Political tension grows in Zimbabwe as army chief threatens coup

General Constantine ChiwengaPolitical affairs in Zimbabwe took an unprecedented turn on Monday, as the chief of the armed forces warned the country’s President, Robert Mugabe, that the military would “not hesitate to step in” to stop infighting within the ruling party. General Constantino Chiwenga, Commander of the Zimbabwe Defence Forces, took the extremely rare step of summoning reporters for a press conference at the military’s headquarters in Harare on Monday. A direct intervention of this kind is unprecedented in the politics of Zimbabwe, a country that is tightly ruled by its authoritarian President, Robert Mugabe. Mugabe is also President and First Secretary of the Zimbabwe African National Union – Patriotic Front (ZANU-PF), the party that has dominated Zimbabwean politics since it assumed power in 1980.

General Chiwenga reportedly spoke in the presence of nearly 100 senior military officers, who were seated in the conference room and appeared to support his intervention. The press conference was called less than a week after President Mugabe fired his second-in-command in ZANU-PF, Vice President Emmerson Mnangagwa. The 75-year-old longtime confidante of Mugabe was dismissed from his post after speaking out against Mugabe and his wife, Grace, 52. It is thought that Mugabe, the world’s oldest president at 93, is preparing to appoint his wife in his place, something that has angered some in his party, including Mnangagwa. Addressing Mugabe directly, Mnangagwa said that ZANU-PF is “not personal property for you and your wife to do as you please”. He was removed soon afterwards, on November 6, and is currently believed to have fled in exile in China, but has vowed to return to Zimbabwe.

Political observers in southern Africa warned that Mnangagwa’s firing was a risky move for Mugabe. The 75-year-old former ZANU-PF guerrilla previously served as Zimbabwe’s Minister for Security and Defence, and has powerful connections in the country’s armed forces. General Chiwenga’s intervention on Monday appeared aimed at sending a message to Mnangagwa that the troops will not accept his dismissal. The general warned that “the current purging” within ZANU-PF was “clearly targeting members of the party with a liberation background” —referring to the so-called Bush War between the leftist ZANU-PF and the Rhodesian military in the 1970s. The purge, said Chiwenga, “must stop forthwith”, because “when it comes to matters of protecting our revolution, the military will not hesitate to step in”. The general went further, commenting on Zimbabwe’s political instability and economic woes: “There is distress, trepidation and despondence within the nation”, he said, which is caused by “squabbling” within the ruling party. Because of that, “there has been no meaningful development in the country for the past five years”, resulting in “cash shortages and rising commodity prices”, added the general.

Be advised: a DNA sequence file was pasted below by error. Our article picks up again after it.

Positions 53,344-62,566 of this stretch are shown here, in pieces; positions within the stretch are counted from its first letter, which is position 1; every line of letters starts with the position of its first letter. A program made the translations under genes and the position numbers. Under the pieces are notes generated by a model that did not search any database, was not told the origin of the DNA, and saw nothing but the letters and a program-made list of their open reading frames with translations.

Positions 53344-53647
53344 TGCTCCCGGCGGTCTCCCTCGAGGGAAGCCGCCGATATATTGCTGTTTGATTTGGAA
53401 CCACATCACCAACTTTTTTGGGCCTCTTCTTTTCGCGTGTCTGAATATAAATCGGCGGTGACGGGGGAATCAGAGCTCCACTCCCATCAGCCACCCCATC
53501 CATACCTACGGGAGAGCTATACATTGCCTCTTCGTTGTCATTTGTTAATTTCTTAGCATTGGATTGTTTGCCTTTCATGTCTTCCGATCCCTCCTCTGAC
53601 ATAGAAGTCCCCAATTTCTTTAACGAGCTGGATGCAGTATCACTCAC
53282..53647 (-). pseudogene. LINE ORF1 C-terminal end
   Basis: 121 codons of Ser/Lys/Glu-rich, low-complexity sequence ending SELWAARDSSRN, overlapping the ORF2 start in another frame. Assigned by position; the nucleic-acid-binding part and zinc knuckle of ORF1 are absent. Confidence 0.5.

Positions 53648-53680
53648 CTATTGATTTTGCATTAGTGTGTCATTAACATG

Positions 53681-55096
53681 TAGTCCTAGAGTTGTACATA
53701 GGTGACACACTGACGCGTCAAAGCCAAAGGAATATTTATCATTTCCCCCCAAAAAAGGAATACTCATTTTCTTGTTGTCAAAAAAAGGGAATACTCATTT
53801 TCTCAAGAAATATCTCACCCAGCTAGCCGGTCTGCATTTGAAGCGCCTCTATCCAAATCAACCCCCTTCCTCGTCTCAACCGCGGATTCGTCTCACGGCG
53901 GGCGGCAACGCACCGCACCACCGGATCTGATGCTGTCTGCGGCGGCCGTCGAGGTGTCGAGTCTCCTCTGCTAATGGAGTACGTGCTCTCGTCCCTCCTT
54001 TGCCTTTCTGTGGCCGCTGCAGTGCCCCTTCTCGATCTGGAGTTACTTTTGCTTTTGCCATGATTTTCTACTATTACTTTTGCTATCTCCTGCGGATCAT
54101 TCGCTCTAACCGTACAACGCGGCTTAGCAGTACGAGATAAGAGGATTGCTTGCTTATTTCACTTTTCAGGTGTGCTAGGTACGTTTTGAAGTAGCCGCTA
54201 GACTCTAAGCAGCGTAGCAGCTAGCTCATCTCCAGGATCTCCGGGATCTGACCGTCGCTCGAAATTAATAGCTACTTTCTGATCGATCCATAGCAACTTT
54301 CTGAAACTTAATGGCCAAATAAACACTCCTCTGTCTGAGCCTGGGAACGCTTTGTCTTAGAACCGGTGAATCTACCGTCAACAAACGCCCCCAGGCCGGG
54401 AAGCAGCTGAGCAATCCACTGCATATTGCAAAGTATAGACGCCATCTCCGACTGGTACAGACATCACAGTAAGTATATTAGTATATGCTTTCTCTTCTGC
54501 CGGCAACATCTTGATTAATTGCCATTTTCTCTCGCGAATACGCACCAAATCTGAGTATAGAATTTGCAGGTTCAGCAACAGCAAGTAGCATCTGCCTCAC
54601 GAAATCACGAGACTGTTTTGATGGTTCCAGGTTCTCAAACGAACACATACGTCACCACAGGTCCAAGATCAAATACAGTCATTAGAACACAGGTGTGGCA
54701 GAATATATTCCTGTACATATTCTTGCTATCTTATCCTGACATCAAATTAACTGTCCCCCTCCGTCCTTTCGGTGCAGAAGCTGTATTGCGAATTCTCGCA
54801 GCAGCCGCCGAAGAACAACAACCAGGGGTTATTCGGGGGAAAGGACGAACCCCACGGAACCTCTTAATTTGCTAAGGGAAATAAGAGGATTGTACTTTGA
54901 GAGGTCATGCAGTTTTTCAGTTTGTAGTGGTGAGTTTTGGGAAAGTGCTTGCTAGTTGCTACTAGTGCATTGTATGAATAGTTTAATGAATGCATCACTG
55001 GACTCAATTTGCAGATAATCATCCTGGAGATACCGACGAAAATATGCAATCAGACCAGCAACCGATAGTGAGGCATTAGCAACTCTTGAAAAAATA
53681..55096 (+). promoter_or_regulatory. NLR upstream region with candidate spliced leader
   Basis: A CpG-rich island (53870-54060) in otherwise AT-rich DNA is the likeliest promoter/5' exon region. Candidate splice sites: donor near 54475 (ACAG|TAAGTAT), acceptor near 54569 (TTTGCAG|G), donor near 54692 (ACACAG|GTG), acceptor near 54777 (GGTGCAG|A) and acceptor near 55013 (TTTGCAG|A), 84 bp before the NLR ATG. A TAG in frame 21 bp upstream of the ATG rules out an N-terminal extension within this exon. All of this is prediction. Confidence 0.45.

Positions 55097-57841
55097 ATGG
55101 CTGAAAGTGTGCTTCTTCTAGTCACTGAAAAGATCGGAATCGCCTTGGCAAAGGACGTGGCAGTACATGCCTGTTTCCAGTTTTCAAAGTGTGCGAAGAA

The next party congress of ZANU-PF is scheduled for December in Harare. Until last week, it was expected that Grace Mugabe would be appointed vice president at that time, replacing Mnangagwa. But with General Chiwenga’s unprecedented intervention on Monday, it remains to be seen whether President Mugabe’s strategy will unfold as planned.

Author: Joseph Fitsanakis | Date: 14 November 2017 | Permalink

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Analysis: Dozens of royals arrested in weekend raids throughout Saudi Arabia

King Salman with Crown Prince MohammedDozens of Saudi senior figures, some of them among the world’s wealthiest people, have been fired or arrested, as the king and his son appeared to be removing their last remaining critics from the ranks of the security services. The unprecedented arrests took place without warning less than two hours after state-run media announced the creation of a new “supreme committee to combat corruption”. A royal decree issued on the same day named the head of the committee as Crown Prince Mohammed bin Salman, the king’s 32-year-old son, who is first in line to the throne.

By Saturday night, nearly 50 senior officials, including at least 11 princes, had reportedly been fired or arrested. The substantial list features four current and at least 20 former ministers, most of them members of the Saudi royal family. Reports from Riyadh said that among those arrested were Saleh Abdullah Kamel, chairman of the General Council for Islamic Banks, Arab media baron Waleed bin Ibrahim al-Ibrahim, and Prince Alwaleed bin Talal, a senior member of the Saudi royal family and one of the world’s wealthiest people. Prince Alwaleed is a major investor in technology companies such as Twitter and Apple, and is seen as a high-profile social reformer in the kingdom.

More importantly, Saturday saw the firing of Prince Mutaib bin Abdullah from the post of Minister of the Saudi Arabian National Guard Forces. He was replaced by Prince Khalid bin Ayyaf al-Muqrin, who until last week served as one of Prince Mutaib’s subordinates. The royal palace offered no precise explanation for the removal of Prince Mutaib and the three other government ministers. A statement released to the media said that the new effort against corruption was prompted by “the propensity of some people for abuse, putting their personal interest above public interest, and stealing public funds”. But there was no direct mention of Prince Mutaib in the statement, and no charges of corruption against him were made public. It is possible that the prince’s firing may not be directly related to the anticorruption drive.

However, few Saudi observers will believe that a genuine anticorruption crusade was behind last weekend’s arrests of senior officials. In a country were nepotism and corruption are not simply endemic, but serve as the driving engine of the economy, virtually nobody believes that the system can be reformed from within. Moreover, it cannot possibly be reformed by the royal family, which is the most prolific source of corruption in the oil-rich kingdom. So what exactly is going on?

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Analysis: Despite tragic deaths, New York attack reveals a weakened ISIS

Lower Manhattan attackNews reports hastened to describe Tuesday’s atrocity in Lower Manhattan as “the worst terror attack in New York since September 11, 2001”. The comparison may be numerically accurate. Moreover, the deaths caused by the attack are nothing short of tragic. But if the Islamic State’s deadliest response to its retreat in the Middle East is a clumsy truck driver armed with a pellet gun, then Americans have little to fear from the terrorist group.